What does it mean to “own” music in 2012?

From The A.V. Club:

The Roots released Undun, their 10th solo studio album, in 2011. Hip-hop labels are notoriously loath to send promo copies ahead of high-profile releases, so The A.V. Club didn’t get Undun before it came out on December 2. By then, our “best music of 2011” feature had already closed. Even though The Roots have been on my best-of list since I started making them, I wasn’t going to include an album I hadn’t heard.

By the time Undun dropped, I’d been subscribing to Spotify for months, though it still took a while for me to realize I could just use the service to get the album. I joined as a premium subscriber, kicking down $10 a month for the option to use Spotify on my phone and download songs. So I went into Spotify, and using its unnecessarily complicated playlist system, downloaded Undun. As expected, it became one of my favorite albums of the year (I could listen to “One Time” on repeat for hours), and I was able to get it on my Pazz & Jop ballot.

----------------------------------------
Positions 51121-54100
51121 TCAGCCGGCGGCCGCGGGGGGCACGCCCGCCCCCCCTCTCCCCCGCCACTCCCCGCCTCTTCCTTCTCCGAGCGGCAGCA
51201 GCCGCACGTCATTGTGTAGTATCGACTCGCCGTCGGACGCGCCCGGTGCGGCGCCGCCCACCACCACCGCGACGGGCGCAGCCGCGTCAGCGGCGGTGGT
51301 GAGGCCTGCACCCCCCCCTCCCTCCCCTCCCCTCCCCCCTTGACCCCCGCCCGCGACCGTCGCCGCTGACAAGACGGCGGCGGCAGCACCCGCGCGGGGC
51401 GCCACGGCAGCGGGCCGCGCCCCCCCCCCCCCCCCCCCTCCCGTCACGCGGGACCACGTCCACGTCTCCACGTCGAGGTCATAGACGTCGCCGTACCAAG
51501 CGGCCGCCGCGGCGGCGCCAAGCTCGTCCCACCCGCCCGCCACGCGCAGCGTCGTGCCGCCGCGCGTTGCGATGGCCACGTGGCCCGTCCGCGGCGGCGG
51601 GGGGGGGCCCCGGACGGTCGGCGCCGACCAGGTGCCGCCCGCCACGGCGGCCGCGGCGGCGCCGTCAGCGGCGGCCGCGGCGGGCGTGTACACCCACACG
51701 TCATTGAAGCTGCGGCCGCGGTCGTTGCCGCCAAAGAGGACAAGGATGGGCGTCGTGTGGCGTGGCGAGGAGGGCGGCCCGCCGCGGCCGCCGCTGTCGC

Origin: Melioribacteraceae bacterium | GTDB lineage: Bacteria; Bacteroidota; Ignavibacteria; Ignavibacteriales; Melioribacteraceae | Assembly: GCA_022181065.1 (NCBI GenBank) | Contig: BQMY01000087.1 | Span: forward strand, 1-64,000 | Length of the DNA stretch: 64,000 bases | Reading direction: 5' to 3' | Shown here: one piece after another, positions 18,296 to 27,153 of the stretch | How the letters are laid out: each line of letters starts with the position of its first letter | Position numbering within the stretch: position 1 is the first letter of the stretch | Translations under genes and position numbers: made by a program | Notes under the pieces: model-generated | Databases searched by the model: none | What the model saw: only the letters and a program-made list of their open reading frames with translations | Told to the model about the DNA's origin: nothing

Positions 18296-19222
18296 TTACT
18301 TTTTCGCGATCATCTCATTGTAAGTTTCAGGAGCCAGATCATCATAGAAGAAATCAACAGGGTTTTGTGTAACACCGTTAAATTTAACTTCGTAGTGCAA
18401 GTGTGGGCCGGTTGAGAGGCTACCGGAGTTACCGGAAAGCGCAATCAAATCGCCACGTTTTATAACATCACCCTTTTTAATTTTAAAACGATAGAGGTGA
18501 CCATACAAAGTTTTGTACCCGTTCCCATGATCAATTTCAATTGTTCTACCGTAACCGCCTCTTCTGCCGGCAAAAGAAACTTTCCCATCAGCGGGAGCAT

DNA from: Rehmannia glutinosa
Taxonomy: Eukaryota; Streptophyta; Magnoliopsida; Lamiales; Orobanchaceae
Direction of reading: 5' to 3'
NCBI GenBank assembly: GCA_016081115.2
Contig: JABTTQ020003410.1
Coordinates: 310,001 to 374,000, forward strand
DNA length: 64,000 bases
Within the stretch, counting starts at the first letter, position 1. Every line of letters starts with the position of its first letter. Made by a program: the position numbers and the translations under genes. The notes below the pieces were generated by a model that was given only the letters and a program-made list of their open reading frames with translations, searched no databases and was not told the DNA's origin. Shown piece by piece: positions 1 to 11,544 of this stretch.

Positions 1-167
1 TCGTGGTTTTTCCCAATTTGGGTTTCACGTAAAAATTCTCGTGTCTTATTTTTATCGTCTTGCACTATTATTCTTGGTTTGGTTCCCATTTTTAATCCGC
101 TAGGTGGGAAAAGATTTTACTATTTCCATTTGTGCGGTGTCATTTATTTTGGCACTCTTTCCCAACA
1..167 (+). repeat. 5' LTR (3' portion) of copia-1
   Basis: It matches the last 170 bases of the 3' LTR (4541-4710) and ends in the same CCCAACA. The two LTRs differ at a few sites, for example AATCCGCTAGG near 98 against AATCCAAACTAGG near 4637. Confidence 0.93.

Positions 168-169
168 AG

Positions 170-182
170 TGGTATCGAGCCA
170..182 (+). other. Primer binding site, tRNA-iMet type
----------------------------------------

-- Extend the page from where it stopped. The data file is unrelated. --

But the Spotify process felt anticlimactic. Yes, I had Undun, but I didn’t really have it. Some lower-quality DRM tracks on my phone and computer and a thumbnail of the album cover are a far cry from the—here it comes—tactile experience of physical media, with its discs and liner notes I always read.

Then it occurred to me: Does it even matter?

I don’t have Steve Albini’s ears, so those sub-CD-quality tracks still sound good on my noise-canceling headphones. (I’m enough of a snob to avoid earbuds because of their lack of low end.) Assuming I bought the CD, I would’ve ripped it (at a higher bit rate than Spotify), uploaded the tracks to my phone and Frankenpod (an iPod I upgraded with a 300-gig hard drive), then filed the disc away in one of the Case Logic sleeves on my bookshelf. Joining them there would be the liner notes I read once or twice.

I only listen to a small portion of my music on my home stereo (though I’ve been trying to increase it), so any CDs or vinyl I buy can generally look forward to long, long periods of inactivity. The layer of dust atop some of those Case Logic sleeves grows less fine by the day. And seven months later, I still don’t own a physical copy of Undun, though my Facebook timeline shows the album has received plenty of attention from me.

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